Committing to self-love whispered quietly in your mind is all you need to ground yourself in the work.Self-love is a term that's honestly gotten a bad rep. Maybe it's from buzzing around social media for so long without committing to the work of unpacking what it really means, but there's a lot of confusion on the role that self-love plays in our lives. It's more than a fun buzzword — it's the starting point for all of the love that we feel and connect with others in our lives. It all begins with self-love. So what exactly is self-love? At its simplest terms, self-love is, well, love that you have for yourself. But where most people go awry with this is seeing self-love as a destination that they need to reach. Creating conditionals for yourself — if I lose weight or finish this class or change whatever it is about myself that is holding me back — isn't the way to build a strong self-love. The love that we all desire and crave already exists in ourselves, no conditions necessary. As corny as it may sound, the following is the trust statement we could learn about self-love: self-love isn't a destination, it's a journey that we embark on, and every day we make the choice to take another step. Even in romantic relationships, making time to center self-love is important. Too often we can lose ourselves, our identities, the core of who we are in exchange for how good it feels to be part of a partnership. But who does it serve if we create a hierarchy of importance between our identities as self-loving individuals and loving romantic partners? Both are important. If we want to incorporate more love into our relationships, no matter what form they take, we have to start with a strong foundation of self-love. There's no other way around it.
When we invest in each other, we invest in our collective futures to rise above the oppressive systems that affect all of us. We’ve all heard of the Mark Zuckerbergs and Steve Jobs of the world — but both groundbreaking founders
What happened to Chikesia Clemons shows how dangerous it is to be a Black woman doing anything at all.I haven’t watched the video of two white police officers assaulting 25-year-old Chikesia Clemons at a Waffle House in Alabama; part of my self-care practice is not subjecting myself to images of violence against people who look like me. Let white people who don’t believe in institutional racism watch it and get an education—I don’t need to see it to know it happened. However, the video illustrates the misogynoir that exists in the country and how dangerous it really is to be a Black woman doing anything at all. When Rashon Nelson and Donte Robinson were arrested at a Philadelphia Starbucks, the outrage was immediate, and the company announced that they would be closing on 29 May for a company-wide racial bias training. When video emerged of Clemons’ attack, Waffle House said they agreed with the police action taken, and that was that. Even with video depicting the violence that she endured, the reaction elicited a pathetic “meh.” There was no justice. No immediate interviews. Just a video of a Black woman being brutalized and circled around the internet for the voyeuristic pleasure of others who consume the brutalization of Black bodies and the abuse of Black women. This is common history though. The bodies and lives of Black women have always been something that was considered up for consumption by any and everyone. From Sarah Baartman, the so-called “Hottentot Venus”, to Aunt Jemima smiling back from boxes of pancake mix, the pain and service of Black female bodies is expected and goes without comment. In the culture of white supremacy, we are seen, automatically, as unruly. We are not women in the same sense that white women are seen as women. We are seen, perhaps better explained, as female, a sexual object at times but more so as a receptacle of white supremacist culture’s fetishes. We exist to receive and serve so when we step outside of that role, as Clemons did, as Sandra Bland, Korryn Gaines, and Amia Tyae Berryman did, we are brutalized, we are killed. And the problem isn’t just police officers, it’s the society we live in.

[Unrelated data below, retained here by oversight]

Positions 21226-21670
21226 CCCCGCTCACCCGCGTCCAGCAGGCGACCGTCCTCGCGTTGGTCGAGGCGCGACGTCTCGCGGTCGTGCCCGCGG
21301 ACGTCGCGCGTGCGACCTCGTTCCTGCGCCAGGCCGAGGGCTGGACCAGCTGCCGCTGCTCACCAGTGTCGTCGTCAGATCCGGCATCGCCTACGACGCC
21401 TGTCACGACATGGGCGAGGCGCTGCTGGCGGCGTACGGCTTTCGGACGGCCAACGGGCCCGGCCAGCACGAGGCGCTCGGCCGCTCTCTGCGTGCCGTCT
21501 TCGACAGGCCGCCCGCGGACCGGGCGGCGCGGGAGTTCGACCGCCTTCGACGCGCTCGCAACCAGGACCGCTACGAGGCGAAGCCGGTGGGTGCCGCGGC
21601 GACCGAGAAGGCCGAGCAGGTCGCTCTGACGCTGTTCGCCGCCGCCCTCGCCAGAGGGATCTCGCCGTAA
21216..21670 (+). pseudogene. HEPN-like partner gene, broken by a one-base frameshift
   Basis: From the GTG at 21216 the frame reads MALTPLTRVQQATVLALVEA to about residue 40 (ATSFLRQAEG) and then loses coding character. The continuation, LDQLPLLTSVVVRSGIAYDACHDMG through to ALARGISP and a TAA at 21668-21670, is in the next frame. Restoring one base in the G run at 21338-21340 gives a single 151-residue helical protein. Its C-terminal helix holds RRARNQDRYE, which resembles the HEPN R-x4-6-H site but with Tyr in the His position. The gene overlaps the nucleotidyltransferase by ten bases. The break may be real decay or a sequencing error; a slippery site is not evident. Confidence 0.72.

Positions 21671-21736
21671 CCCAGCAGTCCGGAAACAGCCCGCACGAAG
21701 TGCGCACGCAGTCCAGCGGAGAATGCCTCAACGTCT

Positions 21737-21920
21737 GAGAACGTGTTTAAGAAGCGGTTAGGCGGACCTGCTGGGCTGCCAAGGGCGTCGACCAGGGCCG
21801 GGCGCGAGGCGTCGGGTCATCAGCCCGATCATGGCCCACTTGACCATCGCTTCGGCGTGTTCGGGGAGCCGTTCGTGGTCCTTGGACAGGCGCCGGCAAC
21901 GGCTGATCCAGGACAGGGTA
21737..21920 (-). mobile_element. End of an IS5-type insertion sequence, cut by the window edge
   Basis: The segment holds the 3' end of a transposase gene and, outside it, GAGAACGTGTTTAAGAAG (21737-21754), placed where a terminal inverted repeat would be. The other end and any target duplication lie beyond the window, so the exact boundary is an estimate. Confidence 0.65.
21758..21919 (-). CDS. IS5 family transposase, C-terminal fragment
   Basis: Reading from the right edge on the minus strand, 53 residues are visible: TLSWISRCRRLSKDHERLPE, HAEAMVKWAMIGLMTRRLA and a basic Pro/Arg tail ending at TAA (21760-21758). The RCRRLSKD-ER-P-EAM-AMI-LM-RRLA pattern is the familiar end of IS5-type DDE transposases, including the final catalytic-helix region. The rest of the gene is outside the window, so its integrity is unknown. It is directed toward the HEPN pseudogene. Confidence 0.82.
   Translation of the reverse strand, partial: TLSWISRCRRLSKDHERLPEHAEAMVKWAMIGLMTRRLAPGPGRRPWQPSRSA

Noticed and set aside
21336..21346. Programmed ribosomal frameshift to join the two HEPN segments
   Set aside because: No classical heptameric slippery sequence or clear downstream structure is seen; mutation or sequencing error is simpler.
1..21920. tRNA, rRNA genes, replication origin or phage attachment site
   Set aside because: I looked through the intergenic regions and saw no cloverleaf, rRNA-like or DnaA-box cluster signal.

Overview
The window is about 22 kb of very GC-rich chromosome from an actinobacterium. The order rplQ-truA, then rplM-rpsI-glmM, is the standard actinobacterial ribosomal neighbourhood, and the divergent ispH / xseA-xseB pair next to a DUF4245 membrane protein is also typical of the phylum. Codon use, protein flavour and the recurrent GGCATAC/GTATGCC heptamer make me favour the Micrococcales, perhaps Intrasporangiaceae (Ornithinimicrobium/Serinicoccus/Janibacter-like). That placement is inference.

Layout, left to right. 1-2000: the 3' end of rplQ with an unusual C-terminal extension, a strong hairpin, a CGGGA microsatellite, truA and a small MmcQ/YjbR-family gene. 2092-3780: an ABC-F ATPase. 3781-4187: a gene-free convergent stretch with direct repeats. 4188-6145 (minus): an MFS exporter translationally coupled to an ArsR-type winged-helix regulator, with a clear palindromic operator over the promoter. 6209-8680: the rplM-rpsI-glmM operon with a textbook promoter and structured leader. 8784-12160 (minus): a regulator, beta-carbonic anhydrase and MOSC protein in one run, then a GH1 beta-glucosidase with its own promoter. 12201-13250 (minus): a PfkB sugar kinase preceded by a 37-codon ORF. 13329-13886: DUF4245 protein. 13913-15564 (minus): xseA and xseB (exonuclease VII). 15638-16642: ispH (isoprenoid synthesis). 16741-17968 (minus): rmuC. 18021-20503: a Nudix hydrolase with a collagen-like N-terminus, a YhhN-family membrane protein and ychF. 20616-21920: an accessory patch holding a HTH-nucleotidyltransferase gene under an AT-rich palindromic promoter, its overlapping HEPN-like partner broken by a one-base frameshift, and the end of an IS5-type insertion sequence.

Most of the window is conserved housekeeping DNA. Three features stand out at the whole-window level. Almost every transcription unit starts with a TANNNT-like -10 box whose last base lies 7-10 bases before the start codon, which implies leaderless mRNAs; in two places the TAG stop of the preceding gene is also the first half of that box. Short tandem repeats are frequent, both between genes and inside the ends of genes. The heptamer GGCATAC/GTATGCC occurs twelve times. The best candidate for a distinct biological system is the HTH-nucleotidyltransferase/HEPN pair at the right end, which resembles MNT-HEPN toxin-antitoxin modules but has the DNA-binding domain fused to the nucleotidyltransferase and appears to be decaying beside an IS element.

White feminists identify so strongly with The Handmaid’s Tale because it is a show about white women in slavery.[CW/TW: This essay contains extensive discussion of reproductive violence and some mention of sexual violence.] Reproductive rights is a subject that is central to the politics of white feminism because it is the second most prominent fight that it has historically engaged with, the first being voting rights for white women. It has always been understood as advocacy for the right to birth control and access to safe, legal abortion options as part of one’s ability to plan pregnancies and families on one’s own terms. In short, for able-bodied and able-minded white people, it has been primarily about the right to not be pregnant. Considering the historical context of eugenics, scientific racism, and certain state-sanctioned violences, reproductive justice for non-whites would largely be quite the opposite. For many, it would instead be the ability to bear and nurture one’s own children without government interference or barriers created through white supremacy and systemic oppression. In the dominant social conversation about reproductive rights, issues specific to people of color are often omitted or simply glanced over. This is why the term Reproductive justice was coined by a group of Black women in 1994, to specifically address the needs and concerns of people of color that are routinely left out of the conversation. The Women of Color Reproductive Justice Collective known as SisterSong defines reproductive justice as “the human right to maintain personal bodily autonomy, have children, not have children, and parent the children we have in safe and sustainable communities.” Black women and other people of color creating our own terminology is so necessary because white feminism has a reputation for ignoring oppressions until cis white women become affected by them, and reproductive violences are no exception. The popularity of and discourse surrounding The Handmaid’s Tale is indicative of this neglect. Based on Margaret Atwood’s 1985 novel, the series and its subject matter resonate with those who work to combat rape culture and support bodily, sexual, and reproductive autonomy. The systematic sexual and reproductive violences on the show terrify those who view the story as a future dystopian (im)possibility for whiteness, when it is in fact a historical ghost for Black people who were enslaved. Distinguished by their red robes and white bonnets, Handmaids are forced into slavery, repeatedly violated, impregnated, and made to give birth to children that are immediately taken to serve the interests of others. Essentially, The Handmaid’s Tale depicts cis white women stripped of the ability to bear and nurture one’s own children without government interference or barriers created through white supremacy and systemic oppression. This is a position that they have never seen themselves depicted in, and it terrifies them.